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Four 5-Megapixel Cameras In Review

Four 5-Megapixel Cameras In Review
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Though they are much more expensive than conventional film cameras, digital cameras have rapidly gained market popularity. And while they do not necessarily outsell in numbers, they are certainly market winners in terms of money. Anyone can find a good reason for succumbing to their charms. First of all, because they don't require film, there are no development costs. Secondly, they have features not found in conventional cameras - for instance, a Webcam mode or the ability to produce short movie sequences. In short, digital cameras strive to combine the quality of a film camera with the immediacy of a Polaroid. 24-hour, or even 1-hour photo development is thus rendered obsolete; photos can first be viewed on the monitor at the back of the camera, then on a computer. Tools like ACDSee are available for creating digital photo albums, where the photos can be viewed as thumbnails, in actual size or in full-screen size, for example.

Portrait Of A Digital Camera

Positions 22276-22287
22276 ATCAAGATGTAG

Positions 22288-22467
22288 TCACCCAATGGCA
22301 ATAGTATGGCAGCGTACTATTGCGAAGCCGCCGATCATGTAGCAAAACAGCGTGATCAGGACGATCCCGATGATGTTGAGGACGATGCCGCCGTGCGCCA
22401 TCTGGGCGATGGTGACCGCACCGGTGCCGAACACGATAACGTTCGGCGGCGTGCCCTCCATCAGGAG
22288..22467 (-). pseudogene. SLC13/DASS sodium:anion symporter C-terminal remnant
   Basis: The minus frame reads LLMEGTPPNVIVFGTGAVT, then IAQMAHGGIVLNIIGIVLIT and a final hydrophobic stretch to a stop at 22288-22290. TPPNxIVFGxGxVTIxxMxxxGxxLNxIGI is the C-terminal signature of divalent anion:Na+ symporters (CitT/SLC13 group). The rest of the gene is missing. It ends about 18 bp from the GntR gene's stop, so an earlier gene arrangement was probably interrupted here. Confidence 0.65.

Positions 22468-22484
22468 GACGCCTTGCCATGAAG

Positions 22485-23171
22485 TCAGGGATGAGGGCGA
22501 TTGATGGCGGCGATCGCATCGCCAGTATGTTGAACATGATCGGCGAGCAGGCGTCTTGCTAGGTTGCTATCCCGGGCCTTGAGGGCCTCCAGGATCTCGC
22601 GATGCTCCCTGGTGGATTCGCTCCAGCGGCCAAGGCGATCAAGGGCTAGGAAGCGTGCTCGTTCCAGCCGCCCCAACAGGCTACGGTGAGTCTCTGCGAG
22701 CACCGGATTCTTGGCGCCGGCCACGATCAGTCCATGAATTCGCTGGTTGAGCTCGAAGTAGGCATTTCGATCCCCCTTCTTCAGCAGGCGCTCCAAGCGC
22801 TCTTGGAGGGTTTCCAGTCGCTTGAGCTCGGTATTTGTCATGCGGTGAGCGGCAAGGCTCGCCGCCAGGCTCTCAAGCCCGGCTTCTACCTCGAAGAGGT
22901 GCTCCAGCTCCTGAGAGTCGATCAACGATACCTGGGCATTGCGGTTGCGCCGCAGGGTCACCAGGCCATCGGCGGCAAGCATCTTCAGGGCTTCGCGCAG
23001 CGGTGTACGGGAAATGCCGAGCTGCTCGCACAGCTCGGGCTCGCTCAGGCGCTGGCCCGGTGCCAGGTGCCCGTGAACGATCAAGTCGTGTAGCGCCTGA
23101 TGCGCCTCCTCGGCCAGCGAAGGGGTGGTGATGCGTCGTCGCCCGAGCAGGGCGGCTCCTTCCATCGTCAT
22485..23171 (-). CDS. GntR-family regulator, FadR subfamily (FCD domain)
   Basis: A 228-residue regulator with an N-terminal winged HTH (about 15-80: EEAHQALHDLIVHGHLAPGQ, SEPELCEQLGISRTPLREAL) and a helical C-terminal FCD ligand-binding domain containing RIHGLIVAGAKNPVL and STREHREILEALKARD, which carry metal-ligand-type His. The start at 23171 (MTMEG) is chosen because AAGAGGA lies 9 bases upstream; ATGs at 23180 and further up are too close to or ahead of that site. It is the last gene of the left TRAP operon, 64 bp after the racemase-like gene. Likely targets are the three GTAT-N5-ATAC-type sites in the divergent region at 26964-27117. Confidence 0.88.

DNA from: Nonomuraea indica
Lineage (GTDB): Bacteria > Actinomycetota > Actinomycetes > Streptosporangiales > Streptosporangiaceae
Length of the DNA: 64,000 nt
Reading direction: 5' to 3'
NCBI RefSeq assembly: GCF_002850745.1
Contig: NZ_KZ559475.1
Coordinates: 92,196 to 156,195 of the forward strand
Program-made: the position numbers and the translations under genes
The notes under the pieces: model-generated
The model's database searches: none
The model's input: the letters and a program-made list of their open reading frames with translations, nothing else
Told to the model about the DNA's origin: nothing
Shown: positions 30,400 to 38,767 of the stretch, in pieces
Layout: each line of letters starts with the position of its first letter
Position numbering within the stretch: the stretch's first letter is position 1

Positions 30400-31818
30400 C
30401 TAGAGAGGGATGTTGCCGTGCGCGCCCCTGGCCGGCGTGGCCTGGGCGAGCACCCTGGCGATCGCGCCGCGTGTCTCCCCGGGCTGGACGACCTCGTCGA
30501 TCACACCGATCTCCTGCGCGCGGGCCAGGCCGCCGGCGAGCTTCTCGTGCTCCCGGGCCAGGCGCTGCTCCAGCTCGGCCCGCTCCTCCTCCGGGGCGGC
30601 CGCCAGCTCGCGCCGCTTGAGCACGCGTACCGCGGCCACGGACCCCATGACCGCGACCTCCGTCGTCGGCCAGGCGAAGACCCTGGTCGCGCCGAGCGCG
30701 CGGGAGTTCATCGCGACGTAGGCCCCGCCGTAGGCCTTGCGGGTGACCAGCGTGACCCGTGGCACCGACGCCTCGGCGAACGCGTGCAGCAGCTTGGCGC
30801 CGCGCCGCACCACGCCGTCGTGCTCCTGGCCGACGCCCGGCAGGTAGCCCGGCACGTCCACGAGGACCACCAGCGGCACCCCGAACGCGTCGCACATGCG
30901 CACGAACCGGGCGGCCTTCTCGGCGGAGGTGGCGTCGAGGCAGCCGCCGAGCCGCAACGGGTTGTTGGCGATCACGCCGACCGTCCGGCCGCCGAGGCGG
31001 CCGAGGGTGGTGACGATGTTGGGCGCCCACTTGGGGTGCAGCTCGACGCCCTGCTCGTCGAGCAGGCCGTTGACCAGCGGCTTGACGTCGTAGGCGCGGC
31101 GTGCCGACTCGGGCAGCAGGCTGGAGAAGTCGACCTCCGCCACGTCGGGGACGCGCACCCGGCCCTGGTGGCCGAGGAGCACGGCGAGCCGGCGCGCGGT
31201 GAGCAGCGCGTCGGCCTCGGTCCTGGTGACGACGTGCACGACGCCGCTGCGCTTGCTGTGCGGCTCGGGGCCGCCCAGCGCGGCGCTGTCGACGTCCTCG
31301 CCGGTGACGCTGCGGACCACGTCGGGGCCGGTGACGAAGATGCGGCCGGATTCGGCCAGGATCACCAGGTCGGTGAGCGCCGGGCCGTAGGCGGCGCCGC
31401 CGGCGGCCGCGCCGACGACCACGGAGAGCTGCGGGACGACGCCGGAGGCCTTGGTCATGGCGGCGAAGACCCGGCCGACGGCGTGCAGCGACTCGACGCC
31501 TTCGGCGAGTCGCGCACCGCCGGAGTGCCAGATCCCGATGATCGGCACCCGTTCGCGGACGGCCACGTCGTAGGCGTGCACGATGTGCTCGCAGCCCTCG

Here's a brief description, for those who have managed to never come across a digital camera in the past few years.

The basic idea behind digital cameras is that they record their images on a memory card instead of film. When the camera is connected to a computer, mostly via USB cable, the photos can be stored to a hard disk. Ergonomically, these digital cameras are similar to the compact versions of their film (analog) counterparts. They often have an optical viewfinder and two LCD monitors. The first LCD is on the top and shows the settings for the current shot. These settings include the image format (JPEG or TIFF, size in pixels and compression level), the battery power level and features such as shutter speed, aperture, etc. The other monitor is for focus and offers many benefits. For one thing, an optical viewfinder is often sensitive to parallax. In other words, its focus is a bit skewed. The TFT monitor at the back of the camera is designed to display the actual image recorded by the sensor, so there should be no surprises with the resulting photo. The quality of the displayed image has also improved greatly in recent times, so you can also tell whether or not the picture will be clear. After focusing, the monitor can also be used for playback. All of the photos stored on the memory card can be previewed on the camera to check exposure, clarity, framing, etc.

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